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Important Financial Lessons Your Child/Grandchild Probably Won't Learn In School
There are some important financial lessons that even the most challenging class curriculums don't teach. From filing taxes to understanding debt to personal finance, there is a lot of vital financial education that isn’t taught in the classroom.
Here are some key financial lessons your child/grandchild probably won’t learn in school. We've included ways you can help them.
Understanding how debt and loans work is vital. Most kids have their dream car or college picked out but have no understanding of how to pay for it. Using real-world examples like your mortgage or car payments can be a good way to explain principal, interest rate, monthly payments and the consequences of missing them, and maturity dates. You can also explain why you chose a certain loan over your other options to help them understand what to look for.
High school is an appropriate time to start talking to your children/grandchildren about student loans including the various borrowing options—such as federal loans and private loans. Additionally, it is a good time to talk about related interest rates, what could a loan could pay for and additional options for tuition such as
and financial aid.
A lot of people fear debt, however not all debt is bad. Teaching your children/grandchildren the difference between good debt and bad debt is key. For example, taking out a student loan to get additional certification that could potentially increase earnings is an example of a good debt. Taking out a car loan for an expensive vehicle is an example of bad debt since the value of the car probably will only depreciate over time. Understanding how each type of loan accrues interest can also help differentiate between good and bad debt and the urgency to pay it off. For example, credit cards accrue more interest than a mortgage, so credit cards should be paid off in full, if possible, while a mortgage can often be stretched over a 30-year period.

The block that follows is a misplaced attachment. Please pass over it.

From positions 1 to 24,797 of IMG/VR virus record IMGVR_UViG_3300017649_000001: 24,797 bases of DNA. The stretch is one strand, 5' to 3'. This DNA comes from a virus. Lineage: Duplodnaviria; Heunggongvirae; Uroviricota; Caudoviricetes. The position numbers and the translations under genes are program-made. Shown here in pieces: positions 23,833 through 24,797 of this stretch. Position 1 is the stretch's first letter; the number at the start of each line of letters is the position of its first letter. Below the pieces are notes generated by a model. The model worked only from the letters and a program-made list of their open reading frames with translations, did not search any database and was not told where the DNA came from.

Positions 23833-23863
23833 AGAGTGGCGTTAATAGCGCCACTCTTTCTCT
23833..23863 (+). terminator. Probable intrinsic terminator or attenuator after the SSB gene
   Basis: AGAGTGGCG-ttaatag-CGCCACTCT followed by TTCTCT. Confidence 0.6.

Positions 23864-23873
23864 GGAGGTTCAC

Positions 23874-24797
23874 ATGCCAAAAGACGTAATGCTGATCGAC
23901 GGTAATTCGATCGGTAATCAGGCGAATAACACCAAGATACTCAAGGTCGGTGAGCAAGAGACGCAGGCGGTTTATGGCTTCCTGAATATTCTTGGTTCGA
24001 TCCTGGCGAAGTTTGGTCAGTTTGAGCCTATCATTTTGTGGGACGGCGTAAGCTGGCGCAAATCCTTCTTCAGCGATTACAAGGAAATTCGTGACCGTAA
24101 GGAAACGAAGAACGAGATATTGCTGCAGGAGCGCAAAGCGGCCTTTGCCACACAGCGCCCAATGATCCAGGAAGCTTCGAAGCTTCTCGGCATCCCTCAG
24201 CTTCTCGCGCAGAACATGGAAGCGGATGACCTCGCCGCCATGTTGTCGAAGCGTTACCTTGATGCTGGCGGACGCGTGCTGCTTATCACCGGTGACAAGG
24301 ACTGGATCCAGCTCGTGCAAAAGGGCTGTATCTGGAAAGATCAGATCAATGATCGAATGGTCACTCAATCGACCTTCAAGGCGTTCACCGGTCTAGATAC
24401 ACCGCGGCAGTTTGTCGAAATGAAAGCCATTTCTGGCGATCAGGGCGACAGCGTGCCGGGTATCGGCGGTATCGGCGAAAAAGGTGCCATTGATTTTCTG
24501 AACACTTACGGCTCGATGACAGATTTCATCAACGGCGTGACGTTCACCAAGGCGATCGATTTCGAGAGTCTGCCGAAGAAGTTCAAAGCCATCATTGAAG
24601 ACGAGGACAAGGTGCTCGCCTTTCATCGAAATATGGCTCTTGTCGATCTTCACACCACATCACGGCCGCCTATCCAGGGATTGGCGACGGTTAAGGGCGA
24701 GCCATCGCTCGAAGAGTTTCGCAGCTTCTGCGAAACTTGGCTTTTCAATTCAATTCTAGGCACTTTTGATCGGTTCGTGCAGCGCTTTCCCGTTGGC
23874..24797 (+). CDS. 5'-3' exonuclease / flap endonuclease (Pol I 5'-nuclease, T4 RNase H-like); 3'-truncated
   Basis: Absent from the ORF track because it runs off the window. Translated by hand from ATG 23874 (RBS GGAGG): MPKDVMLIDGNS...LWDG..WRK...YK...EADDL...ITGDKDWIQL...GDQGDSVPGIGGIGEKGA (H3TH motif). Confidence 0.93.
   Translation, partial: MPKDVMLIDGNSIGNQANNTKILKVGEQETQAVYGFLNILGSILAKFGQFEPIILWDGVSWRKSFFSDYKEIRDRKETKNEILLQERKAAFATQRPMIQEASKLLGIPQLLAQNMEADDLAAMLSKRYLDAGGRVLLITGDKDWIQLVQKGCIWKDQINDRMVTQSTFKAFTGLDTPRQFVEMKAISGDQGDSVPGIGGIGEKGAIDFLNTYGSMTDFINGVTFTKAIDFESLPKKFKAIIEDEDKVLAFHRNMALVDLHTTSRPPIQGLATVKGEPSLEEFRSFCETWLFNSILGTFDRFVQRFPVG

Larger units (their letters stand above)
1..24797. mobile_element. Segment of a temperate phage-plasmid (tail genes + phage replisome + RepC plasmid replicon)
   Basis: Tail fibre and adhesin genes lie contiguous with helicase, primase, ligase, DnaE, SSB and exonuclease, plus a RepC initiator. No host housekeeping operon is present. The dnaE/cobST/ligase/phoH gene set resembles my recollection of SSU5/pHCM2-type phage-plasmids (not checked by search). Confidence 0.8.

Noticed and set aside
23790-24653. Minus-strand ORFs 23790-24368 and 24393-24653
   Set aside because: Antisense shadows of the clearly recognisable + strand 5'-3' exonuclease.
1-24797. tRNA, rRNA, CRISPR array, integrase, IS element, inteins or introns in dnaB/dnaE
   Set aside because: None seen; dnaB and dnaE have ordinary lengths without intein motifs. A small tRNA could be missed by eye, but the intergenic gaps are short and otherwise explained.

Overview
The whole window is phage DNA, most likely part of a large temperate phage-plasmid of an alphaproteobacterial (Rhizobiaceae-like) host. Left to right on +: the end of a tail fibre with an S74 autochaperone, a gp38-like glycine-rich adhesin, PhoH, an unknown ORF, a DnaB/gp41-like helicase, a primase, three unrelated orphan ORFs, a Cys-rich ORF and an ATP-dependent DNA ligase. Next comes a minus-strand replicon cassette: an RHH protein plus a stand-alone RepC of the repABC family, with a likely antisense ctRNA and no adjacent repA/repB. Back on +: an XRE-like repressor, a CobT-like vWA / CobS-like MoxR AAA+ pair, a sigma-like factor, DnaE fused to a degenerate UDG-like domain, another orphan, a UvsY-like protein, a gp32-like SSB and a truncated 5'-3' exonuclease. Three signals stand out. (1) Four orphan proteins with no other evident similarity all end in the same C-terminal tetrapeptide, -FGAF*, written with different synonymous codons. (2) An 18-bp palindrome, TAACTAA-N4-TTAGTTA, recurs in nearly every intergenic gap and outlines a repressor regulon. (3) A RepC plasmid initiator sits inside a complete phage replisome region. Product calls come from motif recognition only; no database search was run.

The graph below is a comparison in U.S. dollars.
It’s easy to negatively affect your credit rating and go into debt with credit cards if you don’t understand how they work. Start by introducing your children/grandchildren to debit cards and monitor their responsible usage. Teach them the importance of responsible spending, paying back cards on time, how much interest they’d accrue if they miss their payments and the importance of having a good credit rating.
3. Personal finance
Opening a savings account and learning to save regularly even if it’s a small sum of money can encourage the habit of saving. Your children/grandchildren are going to thank you one day for teaching them to save. Knowing how to write a check is also helpful knowledge to have.
4. Investing 101
Teaching the basics of investing can be very helpful. Understanding that stocks are issued by publicly traded companies and bonds by companies, governments, agencies and municipalities to raise money is a good starting point. Talk with your children/grandchildren about the importance of having a retirement plan, the benefits of starting early and diversifying their investments.
5. Compound interest
Now let’s talk about investing and the potential for accumulating wealth since many college graduates will have the option to open a 401K or contribute to a Roth IRA.
Have you heard of the
Rule of 72
? The Rule of 72 is a formula that calculates approximately how long it'll take for an investment to double in value based on its assumed rate of return. The Rule of 72 applies compounded interest and can be applied to anything that increases exponentially, such as GDP or inflation.
The benefit of contributing to a Roth IRA is that your money grows tax-free and can be taken out in retirement tax-free. A Roth IRA contribution is made with after-tax dollars.
Another good idea: Have your children/grandchildren speak with your financial advisor, who can help provide guidance on planning for the future.
If you have specific questions related to your own investments or financial planning needs, we welcome you to
to set-up time to discuss how we can assist you.
This material is for general information only and is not intended to provide specific advice or recommendations for any individual. There is no assurance that the views or strategies discussed are suitable for all investors or will yield positive outcomes. Investing involves risks including possible loss of principal. Any economic forecasts set forth may not develop as predicted and are subject to change. The content is developed from sources believed to be providing accurate information. The information in this material is not intended as tax or legal advice. Please consult legal or tax professionals for specific information regarding your individual situation.